Global Solar Thermal Power Stations

Solar farms generate utility-scale electricity for integration with the local and regional grids. The largest solar farms are GW scale, use photovoltaic panels, and are located primarily in Asia. An alternative to PV is solar thermal, which uses the heat of the solar radiation, either in a parabolic trough (a long curved mirror focusing the light onto a central pipe containing a fluid which is heated, or a solar thermal tower at the centre of a field of mirrors.

Power Generation extended by Heat Storage

Molten salts are proving an efficient way of storing the heat for use after direct solar radiation is no longer available. This can extend power generation several hours after sunset, and represents a major advantage of CSP over PV panels.

In many cases PV has out-performed CSP. This is due to falling costs of panels. PV can continue to generate power with cloud cover, while CSP needs to maintain a high level of concentrated light. This has restricted its application to desert regions. Globally, in 2017 CSP still only accounts for 2% of world installed solar power generation capacity. Falling prices for CSP plants are now bringing the performance to the point of presenting a serious competitor to conventional fossil and nuclear power plants. Chile has a CSP plant in the Atacama region providing baseload at less than 5c per kWh.

CSP Plant types

Trough Systems
The USA SEGS (Solar Energy Generating Systems) were the world’s first commercial parabolic trough plants (Nameplate capacity 354 MW = 474,799 HP, 539 GWh in 2015, 19.2% capacity factor, 75MWe). Other examples: Nevada Solar One (Nevada). Andasol (Europe’s first). Plataform Solar de Almeria SSPS-DCS (Spain) test facilities.

The parabolic trough focuses light from a linear reflector onto a central tube along the focal line (receiver) containing a working fluid, usually molten salt or water. The reflector can follow the sun by rotating through a single axis. The working fluid can be heated to 150-350°C, and flows to a central power generating system.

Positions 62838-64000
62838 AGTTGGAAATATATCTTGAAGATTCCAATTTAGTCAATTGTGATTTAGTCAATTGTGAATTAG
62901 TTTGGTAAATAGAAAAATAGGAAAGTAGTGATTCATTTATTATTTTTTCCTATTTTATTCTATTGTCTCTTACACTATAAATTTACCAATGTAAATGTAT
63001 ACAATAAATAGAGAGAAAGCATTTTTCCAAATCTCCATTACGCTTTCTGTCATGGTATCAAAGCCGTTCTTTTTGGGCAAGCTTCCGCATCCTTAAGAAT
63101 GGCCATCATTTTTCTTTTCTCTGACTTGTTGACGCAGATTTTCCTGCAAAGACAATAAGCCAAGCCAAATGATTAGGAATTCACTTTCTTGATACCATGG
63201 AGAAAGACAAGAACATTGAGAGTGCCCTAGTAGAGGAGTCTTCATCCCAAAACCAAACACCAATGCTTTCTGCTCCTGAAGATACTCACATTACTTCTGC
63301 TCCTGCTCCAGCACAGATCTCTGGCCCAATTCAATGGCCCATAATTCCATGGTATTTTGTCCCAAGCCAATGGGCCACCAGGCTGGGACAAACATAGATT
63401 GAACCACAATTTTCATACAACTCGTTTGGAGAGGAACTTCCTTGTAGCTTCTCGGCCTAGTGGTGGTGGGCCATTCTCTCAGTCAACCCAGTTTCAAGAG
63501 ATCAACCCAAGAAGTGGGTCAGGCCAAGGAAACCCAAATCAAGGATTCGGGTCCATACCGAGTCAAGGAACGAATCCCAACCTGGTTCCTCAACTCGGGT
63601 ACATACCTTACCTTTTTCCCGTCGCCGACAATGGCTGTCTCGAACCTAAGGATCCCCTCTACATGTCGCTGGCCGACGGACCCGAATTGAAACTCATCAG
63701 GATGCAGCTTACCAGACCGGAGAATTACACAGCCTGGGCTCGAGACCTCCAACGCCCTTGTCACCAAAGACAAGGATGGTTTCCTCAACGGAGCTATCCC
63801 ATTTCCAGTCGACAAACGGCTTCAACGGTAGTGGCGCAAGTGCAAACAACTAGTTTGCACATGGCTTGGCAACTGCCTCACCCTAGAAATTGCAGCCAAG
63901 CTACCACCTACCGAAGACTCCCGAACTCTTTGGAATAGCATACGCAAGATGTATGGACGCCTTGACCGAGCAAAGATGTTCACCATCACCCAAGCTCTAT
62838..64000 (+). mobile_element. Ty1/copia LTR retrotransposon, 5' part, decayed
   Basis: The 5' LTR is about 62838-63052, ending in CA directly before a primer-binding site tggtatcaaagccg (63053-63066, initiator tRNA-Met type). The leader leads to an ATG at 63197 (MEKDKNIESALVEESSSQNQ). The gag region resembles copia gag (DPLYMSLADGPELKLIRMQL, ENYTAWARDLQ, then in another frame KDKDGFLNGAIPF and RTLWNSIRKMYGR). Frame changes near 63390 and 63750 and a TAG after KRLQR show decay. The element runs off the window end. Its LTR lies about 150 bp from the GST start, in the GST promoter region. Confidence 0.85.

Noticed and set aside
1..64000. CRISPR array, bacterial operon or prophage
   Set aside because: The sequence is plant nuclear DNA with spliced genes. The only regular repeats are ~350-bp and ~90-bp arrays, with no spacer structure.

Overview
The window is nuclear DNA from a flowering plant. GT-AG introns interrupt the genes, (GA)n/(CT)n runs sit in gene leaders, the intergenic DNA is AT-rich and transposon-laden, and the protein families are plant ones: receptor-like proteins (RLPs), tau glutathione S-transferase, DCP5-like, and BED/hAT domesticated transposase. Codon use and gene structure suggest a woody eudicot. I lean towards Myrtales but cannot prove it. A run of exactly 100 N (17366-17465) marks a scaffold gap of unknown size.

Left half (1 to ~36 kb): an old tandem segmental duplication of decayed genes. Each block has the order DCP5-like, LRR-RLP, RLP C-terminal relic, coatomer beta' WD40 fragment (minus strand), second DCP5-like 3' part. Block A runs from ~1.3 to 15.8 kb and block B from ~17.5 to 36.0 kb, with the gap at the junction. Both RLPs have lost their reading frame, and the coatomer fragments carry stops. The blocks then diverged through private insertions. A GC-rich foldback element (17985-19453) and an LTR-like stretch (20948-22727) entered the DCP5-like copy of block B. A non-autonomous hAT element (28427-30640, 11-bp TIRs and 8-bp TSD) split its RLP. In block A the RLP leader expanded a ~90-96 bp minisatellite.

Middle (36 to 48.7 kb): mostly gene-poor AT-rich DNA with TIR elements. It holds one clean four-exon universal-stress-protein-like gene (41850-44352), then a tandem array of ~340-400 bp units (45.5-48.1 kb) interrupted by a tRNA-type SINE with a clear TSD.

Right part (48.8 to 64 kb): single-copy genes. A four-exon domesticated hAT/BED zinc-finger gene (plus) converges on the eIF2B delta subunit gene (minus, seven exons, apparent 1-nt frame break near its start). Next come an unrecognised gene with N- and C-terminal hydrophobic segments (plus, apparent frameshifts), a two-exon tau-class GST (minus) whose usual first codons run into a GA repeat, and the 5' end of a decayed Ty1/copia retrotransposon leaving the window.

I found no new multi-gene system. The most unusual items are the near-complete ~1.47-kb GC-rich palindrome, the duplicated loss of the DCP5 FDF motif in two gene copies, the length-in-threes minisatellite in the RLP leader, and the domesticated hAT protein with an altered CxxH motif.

Solar Power Tower
The solar tower uses an array of dual-axis tracking reflectors called heliostats to concentrate light to a central receiver located on a tower. An example is the PS10 (Planta Solar 10) in Andalucia, Spain (11MW from 624 heliostats). The working fluid can reach temperatures of 500-1000°C. Solar towers can have higher efficiencies than trough systems, and provide better energy storage capability.

Other Designs
Fresnel reflectors use flat mirrors rather than parabolic. This reduces the cost and allows more mirrors to be used, making more use of the available sunlight. The Dish Stirling is a single array of mirrors and a mounted receiver. The main advantage is high efficiencies, reaching 30-34%.

Global Largest Solar Thermal Power Stations

Name /year operationalLocationCapacity /MWp (h)***Type
Ivanpah SP* Facility /2014USA California392Tower
SEGS** /1990USA Mojave CA361PT
Quarzazate /2018Morocco Ghassate360PT
Mojave Solar Project /2014USA Barstow CA280PT
Solana /2013USA Arizona280 (6)PT
Genesis /2014USA Blythe CA280PT
Solaben /2013Spain Logrosán200PT
Solnova /2010Spain Sanlúcar la Mayor150 PT
Andasol /2011Spain Guadix150 (7.5) PT
Extresol /2012Spain TMS****150 (7.5)PT
Dhursar /2014India Jaisalmer125FR
Crescent Dunes /2015USA Nevada125 (10)Tower
Kathu Solar Park /2018S. Africa N. Cape100 (4.5)PT


*SP = Solar Power ** SEGS = Solar Energy Generating Systems ***hours thermal storage ****Torre de Miguel Sesmero Tower = Solar power tower PT = Parabolic trough FR = fresnel reflector